The Covid County Statistics data consists of Covid-19 Daily Statistics for Ireland by County as reported by the Health Surveillance Protection Centre. This data links into the OSi county geospatial Linked Data through the Unique Geospatial Identifier (UGI) for each each county.
The Covid Statistics Profile data consists of the up to date Covid-19 Daily Statistics as well as the Profile of Covid-19 Daily Statistics for Ireland, as reported by the Health Surveillance Protection Centre. The Covid-19 Daily Statistics are updated on a daily basis, with the latest record reporting the counts recorded at 1pm the same day. The further breakdown of these counts (age, gender, transmission, etc.) is part of a Daily Statistics Profile of Covid-19, an analysis that utilises the data that dates back to 12am two days previous to help identify patterns and trends.
The Evidence & Conclusion Ontology (ECO) describes types of scientific evidence within the realm of biological research that can arise from laboratory experiments, computational methods, manual literature curation, and other means. Researchers can use these types of evidence to support assertions about things (such as scientific conclusions, gene annotations, or other statements of fact) that result from scientific research.
ECO comprises two high-level classes, evidence and assertion method, where evidence is defined as “a type of information that is used to support an assertion,” and assertion method is defined as “a means by which a statement is made about an entity.” Together evidence and assertion method can be combined to describe both the support for an assertion and whether that assertion was made by a human being or a computer. However, ECO is not used to make the assertion itself; for that, one would use another ontology, free text description, or some other means.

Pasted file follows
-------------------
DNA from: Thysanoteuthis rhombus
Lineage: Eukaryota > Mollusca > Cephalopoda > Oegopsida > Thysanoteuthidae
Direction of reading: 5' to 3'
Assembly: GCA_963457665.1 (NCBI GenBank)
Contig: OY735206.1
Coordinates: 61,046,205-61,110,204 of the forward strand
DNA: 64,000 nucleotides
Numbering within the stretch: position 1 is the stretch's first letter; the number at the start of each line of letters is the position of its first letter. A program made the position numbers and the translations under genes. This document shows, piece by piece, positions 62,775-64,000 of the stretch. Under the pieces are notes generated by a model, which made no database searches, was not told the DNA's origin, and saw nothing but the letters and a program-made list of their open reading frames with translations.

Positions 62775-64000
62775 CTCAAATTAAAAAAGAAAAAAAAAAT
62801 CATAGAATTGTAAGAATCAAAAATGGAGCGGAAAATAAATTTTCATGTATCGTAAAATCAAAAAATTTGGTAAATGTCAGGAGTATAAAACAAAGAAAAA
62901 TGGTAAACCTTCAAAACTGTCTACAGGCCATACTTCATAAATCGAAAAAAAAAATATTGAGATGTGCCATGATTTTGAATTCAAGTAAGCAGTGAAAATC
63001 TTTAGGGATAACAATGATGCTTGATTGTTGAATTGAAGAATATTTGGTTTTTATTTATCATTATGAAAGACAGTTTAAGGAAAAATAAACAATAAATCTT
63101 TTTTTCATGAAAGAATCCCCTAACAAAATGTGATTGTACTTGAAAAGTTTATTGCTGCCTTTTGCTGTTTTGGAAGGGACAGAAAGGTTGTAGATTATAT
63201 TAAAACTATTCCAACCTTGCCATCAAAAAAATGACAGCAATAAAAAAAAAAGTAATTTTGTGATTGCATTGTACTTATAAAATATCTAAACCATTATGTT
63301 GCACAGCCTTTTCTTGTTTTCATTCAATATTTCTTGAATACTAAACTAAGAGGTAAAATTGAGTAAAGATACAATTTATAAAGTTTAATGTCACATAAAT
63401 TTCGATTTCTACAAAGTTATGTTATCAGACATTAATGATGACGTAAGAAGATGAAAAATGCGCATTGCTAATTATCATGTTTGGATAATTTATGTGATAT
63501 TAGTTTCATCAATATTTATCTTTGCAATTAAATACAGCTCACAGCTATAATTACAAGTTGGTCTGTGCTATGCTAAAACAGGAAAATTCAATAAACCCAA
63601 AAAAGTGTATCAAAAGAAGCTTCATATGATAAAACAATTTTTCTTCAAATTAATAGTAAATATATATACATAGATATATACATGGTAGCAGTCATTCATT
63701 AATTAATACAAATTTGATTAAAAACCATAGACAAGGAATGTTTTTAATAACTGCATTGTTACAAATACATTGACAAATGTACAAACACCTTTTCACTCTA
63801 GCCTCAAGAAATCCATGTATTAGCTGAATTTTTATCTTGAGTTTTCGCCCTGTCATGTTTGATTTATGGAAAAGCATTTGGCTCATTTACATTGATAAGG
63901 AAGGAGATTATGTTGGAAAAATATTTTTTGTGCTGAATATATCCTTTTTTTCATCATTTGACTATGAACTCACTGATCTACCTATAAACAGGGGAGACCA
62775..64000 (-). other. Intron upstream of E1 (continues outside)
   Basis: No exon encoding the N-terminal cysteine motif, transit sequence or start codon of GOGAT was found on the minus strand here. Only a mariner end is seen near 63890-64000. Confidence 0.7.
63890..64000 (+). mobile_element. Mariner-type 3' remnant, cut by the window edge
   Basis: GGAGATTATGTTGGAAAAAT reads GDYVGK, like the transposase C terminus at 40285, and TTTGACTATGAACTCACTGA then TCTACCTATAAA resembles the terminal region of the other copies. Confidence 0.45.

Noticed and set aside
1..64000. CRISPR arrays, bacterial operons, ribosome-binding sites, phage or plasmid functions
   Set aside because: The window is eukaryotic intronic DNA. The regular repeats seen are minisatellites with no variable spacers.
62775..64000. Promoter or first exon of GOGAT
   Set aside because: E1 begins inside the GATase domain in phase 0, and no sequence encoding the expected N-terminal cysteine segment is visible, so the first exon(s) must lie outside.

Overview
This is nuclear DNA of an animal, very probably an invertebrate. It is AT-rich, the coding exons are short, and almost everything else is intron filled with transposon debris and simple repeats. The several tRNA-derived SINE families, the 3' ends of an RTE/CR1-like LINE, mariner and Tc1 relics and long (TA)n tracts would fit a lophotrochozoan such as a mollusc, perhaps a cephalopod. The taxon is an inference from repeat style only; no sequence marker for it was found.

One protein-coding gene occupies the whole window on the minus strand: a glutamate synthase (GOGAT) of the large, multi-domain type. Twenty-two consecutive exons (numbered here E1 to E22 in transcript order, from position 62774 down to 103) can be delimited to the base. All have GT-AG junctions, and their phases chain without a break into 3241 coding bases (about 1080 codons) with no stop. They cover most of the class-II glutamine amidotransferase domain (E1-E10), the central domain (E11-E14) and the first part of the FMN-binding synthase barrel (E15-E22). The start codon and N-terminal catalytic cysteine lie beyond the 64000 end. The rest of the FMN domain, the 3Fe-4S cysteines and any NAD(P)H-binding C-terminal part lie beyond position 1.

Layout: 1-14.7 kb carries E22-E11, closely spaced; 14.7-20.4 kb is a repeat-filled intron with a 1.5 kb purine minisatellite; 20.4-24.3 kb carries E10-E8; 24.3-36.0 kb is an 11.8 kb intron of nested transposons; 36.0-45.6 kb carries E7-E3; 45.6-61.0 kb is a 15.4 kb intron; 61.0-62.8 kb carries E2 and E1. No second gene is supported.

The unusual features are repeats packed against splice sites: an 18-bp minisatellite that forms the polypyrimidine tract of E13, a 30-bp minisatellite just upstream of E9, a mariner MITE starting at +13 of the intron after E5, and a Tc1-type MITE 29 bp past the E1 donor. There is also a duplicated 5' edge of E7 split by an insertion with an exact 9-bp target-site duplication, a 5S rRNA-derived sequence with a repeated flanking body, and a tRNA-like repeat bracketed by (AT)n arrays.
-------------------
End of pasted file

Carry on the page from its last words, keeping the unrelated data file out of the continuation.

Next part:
ECO was originally created around the year 2000 to support gene product annotation by the Gene Ontology, which now displays ECO in AmiGO 2. Today ECO is used by many groups concerned with evidence in scientific research.
FALDO is the Feature Annotation Location Description Ontology. It is a simple ontology to describe sequence feature positions and regions as found in GFF3, DDBJ, EMBL, GenBank files, UniProt, and many other bioinformatics resources.
The aim of this ontology is to describe the position of a sequence region or a feature. It does not aim to describe features or regions itself, but instead depends on resources such as the Sequence Ontology or the UniProt core ontolgy.
You can read more about it our paper describing FALDO.
The Gene Ontology resource provides a computational representation of our current scientific knowledge about the functions of genes (or, more properly, the protein and non-coding RNA molecules produced by genes) from many different organisms, from humans to bacteria. It is widely used to support scientific research, and has been cited in tens of thousands of publications.
Understanding gene function—how individual genes contribute to the biology of an organism at the molecular, cellular and organism levels—is one of the primary aims of biomedical research. Moreover, experimental knowledge obtained in one organism is often applicable to other organisms, particularly if the organisms share the relevant genes because they inherited them from their common ancestor. The Gene Ontology (GO), as a consortium, began in 1998 when researchers studying the genome of three model organisms—Drosophila melanogaster (fruit fly), Mus musculus (mouse), and Saccharomyces cerevisiae (brewer’s or baker’s yeast)—agreed to work collaboratively on a common classification scheme for gene function, and today the number of different organisms represented in GO is in the thousands. GO makes it possible, in a flexible and dynamic way, to provide comparable descriptions of homologous gene and protein sequences across the phylogenetic spectrum.
GO is also at the hub of a major effort to represent the vast amount of biomedical knowledge in a computable form. GO is linked to many other biomedical ontologies, and is a foundation for research applying computer science in biology and medicine.
An information artifact is, loosely, a dependent continuant or its bearer that is created as the result of one or more intentional processes. Examples: uniprot, the english language, the contents of this document or a printout of it, the temperature measurements from a weather balloon. For more information, see the project home page at link.